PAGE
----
Find a summer apartment fast: tips for out-of-town interns
This is a question I had to ask myself and work through because my internship location is in Milwaukee (2 hours from Chicago). I ended up going with university housing, but I thought I should share the other options I considered in finding intern housing:
1. Check (and double-check) with the company.
It is important to first find out if your company has helped facilitate housing for interns in the past and if they don’t have dorms set up, whether they will help defray some of the costs associated with you finding your own place (this is called a “relocation stipend” or “relocation allowance”).
2. Tap into your network of family and friends … and friends of friends.
I didn’t previously know anyone who lives in Milwaukee but after sending out a ton of messages to people, I was able to connect with a few people there. An unexpected way that I found more people in Milwaukee (that I knew) was to use Facebook. I looked up Pages for schools in Milwaukee and found a handful of old classmates who “liked” that page and incidentally go to school there. This helped me find out if they knew of subleases I could take over for the summer.
3. Look for online listings (that have pictures).
There is always Craigslist and other sites that list houses/apartments for rent, but this was actually the least fruitful for me in terms of finding available options because either the owner never replied, it was already taken, or there are fees (beware!).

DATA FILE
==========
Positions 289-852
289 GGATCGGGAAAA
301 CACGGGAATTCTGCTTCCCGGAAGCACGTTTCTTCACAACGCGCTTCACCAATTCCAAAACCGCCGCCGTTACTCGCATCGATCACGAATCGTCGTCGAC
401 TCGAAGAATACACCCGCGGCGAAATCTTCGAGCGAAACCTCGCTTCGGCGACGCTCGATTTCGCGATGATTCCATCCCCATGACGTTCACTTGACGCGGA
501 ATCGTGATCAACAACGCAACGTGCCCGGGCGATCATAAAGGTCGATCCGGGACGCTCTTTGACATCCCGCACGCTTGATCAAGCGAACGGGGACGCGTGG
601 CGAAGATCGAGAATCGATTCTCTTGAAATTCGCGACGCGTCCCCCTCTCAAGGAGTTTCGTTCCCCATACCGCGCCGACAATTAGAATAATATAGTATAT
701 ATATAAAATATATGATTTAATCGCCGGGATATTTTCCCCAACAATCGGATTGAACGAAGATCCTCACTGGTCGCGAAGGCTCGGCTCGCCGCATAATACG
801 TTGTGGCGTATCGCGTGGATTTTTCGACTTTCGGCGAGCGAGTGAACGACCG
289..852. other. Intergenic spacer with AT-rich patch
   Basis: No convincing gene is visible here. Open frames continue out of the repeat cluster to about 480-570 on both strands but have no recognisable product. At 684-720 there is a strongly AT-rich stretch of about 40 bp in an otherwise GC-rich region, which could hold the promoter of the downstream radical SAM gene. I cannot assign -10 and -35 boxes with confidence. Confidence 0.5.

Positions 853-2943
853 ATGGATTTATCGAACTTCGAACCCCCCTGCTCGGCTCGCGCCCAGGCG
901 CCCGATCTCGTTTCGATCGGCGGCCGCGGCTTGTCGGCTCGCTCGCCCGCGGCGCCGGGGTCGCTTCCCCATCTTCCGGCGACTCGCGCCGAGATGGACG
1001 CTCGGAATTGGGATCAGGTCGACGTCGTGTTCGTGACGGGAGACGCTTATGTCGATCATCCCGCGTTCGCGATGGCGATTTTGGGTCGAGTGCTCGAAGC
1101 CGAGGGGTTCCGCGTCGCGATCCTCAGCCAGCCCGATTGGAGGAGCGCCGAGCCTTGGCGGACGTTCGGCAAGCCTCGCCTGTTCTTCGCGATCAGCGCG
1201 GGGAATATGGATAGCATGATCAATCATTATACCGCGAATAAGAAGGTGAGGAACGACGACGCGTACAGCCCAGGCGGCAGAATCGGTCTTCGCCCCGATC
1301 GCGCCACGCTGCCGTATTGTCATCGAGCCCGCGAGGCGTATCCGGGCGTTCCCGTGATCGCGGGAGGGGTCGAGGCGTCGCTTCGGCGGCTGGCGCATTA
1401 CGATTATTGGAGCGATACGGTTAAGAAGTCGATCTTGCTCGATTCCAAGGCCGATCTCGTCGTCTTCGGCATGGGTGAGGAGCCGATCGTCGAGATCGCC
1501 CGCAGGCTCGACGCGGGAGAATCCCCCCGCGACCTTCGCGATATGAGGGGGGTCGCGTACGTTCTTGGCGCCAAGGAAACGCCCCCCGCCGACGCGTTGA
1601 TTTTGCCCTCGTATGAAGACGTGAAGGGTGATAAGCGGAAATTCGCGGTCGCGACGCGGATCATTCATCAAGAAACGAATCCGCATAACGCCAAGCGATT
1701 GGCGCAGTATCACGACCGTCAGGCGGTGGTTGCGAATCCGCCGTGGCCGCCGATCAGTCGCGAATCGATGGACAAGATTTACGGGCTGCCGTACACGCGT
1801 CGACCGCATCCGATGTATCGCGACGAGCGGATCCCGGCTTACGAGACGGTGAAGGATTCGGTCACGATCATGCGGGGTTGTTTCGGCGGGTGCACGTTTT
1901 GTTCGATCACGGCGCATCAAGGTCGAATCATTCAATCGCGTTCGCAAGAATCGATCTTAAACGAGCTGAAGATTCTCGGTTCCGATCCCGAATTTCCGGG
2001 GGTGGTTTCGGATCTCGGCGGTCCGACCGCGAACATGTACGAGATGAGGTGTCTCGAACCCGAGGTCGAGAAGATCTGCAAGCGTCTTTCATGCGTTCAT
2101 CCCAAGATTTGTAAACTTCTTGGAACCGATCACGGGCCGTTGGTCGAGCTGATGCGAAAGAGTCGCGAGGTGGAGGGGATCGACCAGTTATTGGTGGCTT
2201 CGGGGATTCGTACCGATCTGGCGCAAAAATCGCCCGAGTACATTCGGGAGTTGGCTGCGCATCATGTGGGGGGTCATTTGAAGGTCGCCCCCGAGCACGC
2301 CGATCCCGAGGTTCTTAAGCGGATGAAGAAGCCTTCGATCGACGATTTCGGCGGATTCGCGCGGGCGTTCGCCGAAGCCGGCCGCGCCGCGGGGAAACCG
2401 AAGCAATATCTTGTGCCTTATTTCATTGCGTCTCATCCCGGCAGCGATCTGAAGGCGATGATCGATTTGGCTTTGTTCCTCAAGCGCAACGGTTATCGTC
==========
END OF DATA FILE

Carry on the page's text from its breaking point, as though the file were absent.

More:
4. Apply to apartment complexes.
Since online listings weren’t doing it for me, I thought about applying to apartment buildings. These applications were longer and asked for extensive information on the spot, such as proof of income. Apartment buildings were by far the most expensive option because some of them have on-site facilities such as a lounge or fitness area that charges everyone an activity fee. Even though there may be options of having a studio (no rooms/furniture) or a furnished room apartment, these apartment buildings tend to have waiting lists.
5. University, “guest,” or intern housing.
I wanted to know if it’s possible to be a student from another university but live in a local school’s dorms and as it turns out, yes it is. Since many students go back home for the summer, lots of dorms are left unoccupied, so universities fill them up with students from other places to intern. This was definitely the cheapest option for me, with all utilities included (and on-site laundry and free fitness area). Since I am living in the same place as other Milwaukee interns and college students, I feel safe and it’s easy to meet new people. Not to mention I am walking distance from the beach!
Paulina Rico-Juarez is a third-year computer science major, minoring in business administration. On campus, she is involved in the Honors College, Her Campus, LABS and SIG-Android. A Chicago native, Paulina is fluent in Spanish and Chinese and has assisted a bridal designer in Beijing. In her spare time, Paulina loves to Bollywood dance, run an online shop and write her personal blog.